Tuesday, September 11, 2012

Road Trip 2012 — An Introduction

Buried somewhere in the reptilian part of my brain between “Write The Great American Novel” and “Write The Great American Concept Album” has been “Take The Great American Road Trip.” Jack Kerouac. Steinbeck. Che Guevara motorcycling around Latin America. Fievel Goes West. Uhh, Nabokov. (Though he wasn't 'native' American, Lolita does have quite a bit of road trippin'.)

(The second result for a Google Image Search of "road trip.")

I spent this past (and my last) academic year in Italy. When it came time to leave, I realized it would take me a while to find a job. And I realized that all my friends and family were spread out across the USA. And that I hadn't seen them for at least one year (in some cases many more). I moved back in with my parents in Melbourne, FL where I grew up, and I started thinking about heading north.

While applying to jobs, I began checking in with friends and noticed that many of them formed a giant hook across the eastern US. From Melbourne on the east coast of central Florida, up to Tallahassee in the panhandle, Atlanta at the top of Georgia, Nashville above that, Cincinnati to the northeast in southern Ohio, Chicago to the northwest, Amherst eastward into northern Ohio, then northeast to upstate New York, down to New York City, and finally in Baltimore. Each location was just about a day's drive (all fewer than 9 hours) from the next. The only black hole was the southeastern USA, from Baltimore down to Florida.

I tend to think of myself as an easy and lightweight traveler. Many times in Europe I would board a plane with just a backpack for a week's vacation somewhere (to save money, but also to simply travel light, to not have to worry about moving a lot of stuff). I would stay at cheap, crowded hostels. So I'm not generally concerned with where I roost, or about the facilities I'll have access to, or stuff like that.

Since I'm unemployed I'm immensely flexible. I wouldn't have to plan for myself (I can go wherever whenever), but I'd have to plan around my hosts' schedules. Coincidentally, things decided to work themselves out during the month of September, which buffers the dreadful summer heat and the worrisome winter chills. (Florida driver here: I've only driven in icy conditions once, briefly.) I would stay with my friends (who are in various stages of university or professional development) on weekends and with family during weekdays.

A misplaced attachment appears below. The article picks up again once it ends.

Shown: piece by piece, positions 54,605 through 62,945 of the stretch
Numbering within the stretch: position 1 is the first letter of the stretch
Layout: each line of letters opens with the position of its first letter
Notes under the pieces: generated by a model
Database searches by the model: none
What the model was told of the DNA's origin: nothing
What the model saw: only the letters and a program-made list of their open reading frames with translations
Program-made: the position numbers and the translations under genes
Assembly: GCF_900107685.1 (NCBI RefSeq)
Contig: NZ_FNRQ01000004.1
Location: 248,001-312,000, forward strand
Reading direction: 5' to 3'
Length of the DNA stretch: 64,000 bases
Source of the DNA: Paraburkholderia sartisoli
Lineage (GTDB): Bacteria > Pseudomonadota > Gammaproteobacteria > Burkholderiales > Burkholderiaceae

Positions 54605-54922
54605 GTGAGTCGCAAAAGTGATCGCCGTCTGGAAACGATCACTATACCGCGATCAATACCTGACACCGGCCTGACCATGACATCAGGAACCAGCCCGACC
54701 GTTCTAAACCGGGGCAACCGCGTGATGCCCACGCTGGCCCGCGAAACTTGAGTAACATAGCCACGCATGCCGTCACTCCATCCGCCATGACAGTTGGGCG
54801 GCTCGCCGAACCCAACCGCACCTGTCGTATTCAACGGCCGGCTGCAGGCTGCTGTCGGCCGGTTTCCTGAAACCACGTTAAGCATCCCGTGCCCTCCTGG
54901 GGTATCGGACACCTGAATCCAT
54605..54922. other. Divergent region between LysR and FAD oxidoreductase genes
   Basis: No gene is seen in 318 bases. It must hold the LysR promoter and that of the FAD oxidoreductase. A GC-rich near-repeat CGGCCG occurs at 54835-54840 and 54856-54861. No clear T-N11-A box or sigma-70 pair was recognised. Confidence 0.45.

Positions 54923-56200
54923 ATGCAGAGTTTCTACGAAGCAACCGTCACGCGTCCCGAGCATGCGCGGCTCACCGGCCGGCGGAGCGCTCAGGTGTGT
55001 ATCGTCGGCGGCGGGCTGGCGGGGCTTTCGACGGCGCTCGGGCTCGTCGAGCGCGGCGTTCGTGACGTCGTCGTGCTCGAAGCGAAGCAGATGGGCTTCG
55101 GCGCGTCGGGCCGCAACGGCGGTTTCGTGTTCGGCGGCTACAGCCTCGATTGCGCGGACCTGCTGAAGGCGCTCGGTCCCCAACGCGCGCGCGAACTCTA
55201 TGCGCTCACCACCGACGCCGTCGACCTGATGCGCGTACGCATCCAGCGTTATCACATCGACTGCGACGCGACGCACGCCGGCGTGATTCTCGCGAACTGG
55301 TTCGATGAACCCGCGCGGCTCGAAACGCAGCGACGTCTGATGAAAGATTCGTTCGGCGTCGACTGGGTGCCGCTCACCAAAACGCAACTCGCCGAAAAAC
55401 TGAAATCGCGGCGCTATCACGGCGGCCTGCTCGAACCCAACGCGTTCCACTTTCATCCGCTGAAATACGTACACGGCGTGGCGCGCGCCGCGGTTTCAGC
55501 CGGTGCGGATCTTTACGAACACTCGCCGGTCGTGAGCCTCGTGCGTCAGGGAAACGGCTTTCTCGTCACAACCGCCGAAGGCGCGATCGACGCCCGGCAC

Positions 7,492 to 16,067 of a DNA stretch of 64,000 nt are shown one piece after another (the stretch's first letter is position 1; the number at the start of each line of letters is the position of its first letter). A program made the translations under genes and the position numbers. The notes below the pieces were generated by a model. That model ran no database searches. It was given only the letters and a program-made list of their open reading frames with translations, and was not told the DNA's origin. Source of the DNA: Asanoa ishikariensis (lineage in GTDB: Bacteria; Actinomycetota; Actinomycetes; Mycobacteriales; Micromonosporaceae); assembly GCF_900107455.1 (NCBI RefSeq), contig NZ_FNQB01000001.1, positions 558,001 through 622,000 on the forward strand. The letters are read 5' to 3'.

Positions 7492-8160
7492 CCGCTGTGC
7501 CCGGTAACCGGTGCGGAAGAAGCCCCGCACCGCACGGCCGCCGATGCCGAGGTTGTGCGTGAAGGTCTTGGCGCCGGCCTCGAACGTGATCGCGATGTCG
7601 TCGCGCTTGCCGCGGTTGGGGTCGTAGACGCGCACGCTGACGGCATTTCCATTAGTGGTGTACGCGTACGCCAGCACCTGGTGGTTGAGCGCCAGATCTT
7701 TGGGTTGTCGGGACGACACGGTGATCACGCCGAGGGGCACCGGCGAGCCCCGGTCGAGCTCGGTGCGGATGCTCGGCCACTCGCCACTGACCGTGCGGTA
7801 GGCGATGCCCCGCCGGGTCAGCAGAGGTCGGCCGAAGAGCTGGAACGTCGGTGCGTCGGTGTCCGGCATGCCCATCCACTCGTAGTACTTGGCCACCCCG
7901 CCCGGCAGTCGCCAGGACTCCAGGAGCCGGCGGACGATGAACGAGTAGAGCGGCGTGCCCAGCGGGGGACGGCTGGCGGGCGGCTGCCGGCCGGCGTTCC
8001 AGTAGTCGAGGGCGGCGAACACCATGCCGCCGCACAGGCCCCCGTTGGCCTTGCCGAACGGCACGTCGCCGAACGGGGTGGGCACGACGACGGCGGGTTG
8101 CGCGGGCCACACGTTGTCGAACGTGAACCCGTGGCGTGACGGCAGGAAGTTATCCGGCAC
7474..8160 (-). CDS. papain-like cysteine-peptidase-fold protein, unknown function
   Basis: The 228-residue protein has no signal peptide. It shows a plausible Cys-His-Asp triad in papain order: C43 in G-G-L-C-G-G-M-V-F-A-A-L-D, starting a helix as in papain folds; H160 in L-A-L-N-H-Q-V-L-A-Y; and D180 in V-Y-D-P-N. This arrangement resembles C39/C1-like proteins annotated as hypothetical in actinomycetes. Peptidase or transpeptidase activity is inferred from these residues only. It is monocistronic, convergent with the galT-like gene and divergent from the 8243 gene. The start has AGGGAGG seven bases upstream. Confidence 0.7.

But because of various factors (one being home football games in Tallahassee, which I'd like to avoid if possible because of the intense crowds and general chaos in the city), I ultimately decided to reverse the hook — head straight from Florida up to Baltimore, knocking out the longest stretch first, when I'd be fresh and invigorated at the start of the road trip. Thus (bookended by "Melbourne, FL — Incalculable Amount Of Time"):

Baltimore, MD — Weekend
Upstate, NY — Week
New York City, NY — Long Weekend
Amherst, OH — Week/end
Chicago, IL — Extended Week
Cincinnati, OH — Weekend
Nashville — Extended Week
Atlanta, GA — Variable
Tallahassee, FL — Variable

Here's the map:

(If you view this zoomed out it kind of looks like a giant "thumbs down" ...)

So I'm about 90% planned out, but allowing for a little leeway. Weekends are prized times for visits, but unfortunately there are a heck of a lot more weekdays than there are weekend days (let's work on that, America; I know we can do better).

And I haven't planned anything outside of the dates and cities. I'm not searching out landmarks or events, not getting tickets for things, not really worrying about What To Do When I'm There. I'd prefer, actually, to simply see my friends, see what they do on a regular basis, and feel things out. It's always easy to ask locals questions — Is there a good diner around here? Anything fun to do in these parts? And I recently got my first smartphone with GPS (which works even when I lose cell phone reception, yay!), so I'm set on directions.

Not sure how much I'll be able to blog, but I'll try. (Social media aside: So far I've barely been able to have the patience to take the time to Instagram all the photos I'm snapping. I don't like uploading right after I snap one because I'm usually on the move. So I batch upload like 20 at a time, and deciding on crops and filters and captions ain't easy, son.) I'm sort of treating this as a vacation, but I still plan on continuing to apply to jobs.

Is there any one thing I should do during the trip? Yell something from the window of my car? Ask people what they love about living in America? I don't know. Maybe I'll find out.


  1. hey Justin.

    I had set up a website to blog about my road trip after graduation. Man, it's hard to keep up, and I ultimately didn't do what I wanted. I'll keep the blog, but I found that road-tripping by myself like I did, given the thousands of miles I was going, I simply needed to get to my destination, rather than lolly-gag around and snap photos of everything; nor did I have the money or willpower to stay in hotels every night to do this thing justice. Kinda disappointed in myself, but that's ok. My blog will evolve into something else...hopefully without a WP theme. lol

    great site

  2. Anonymous4:14 PM

    I think you should ask people what they like most about the area of the country that they are living in. Then you can follow it up with another blog filled with all the answers from around your thumbs downward road adventure. Happy trails ! PD

  3. Anonymous6:12 PM

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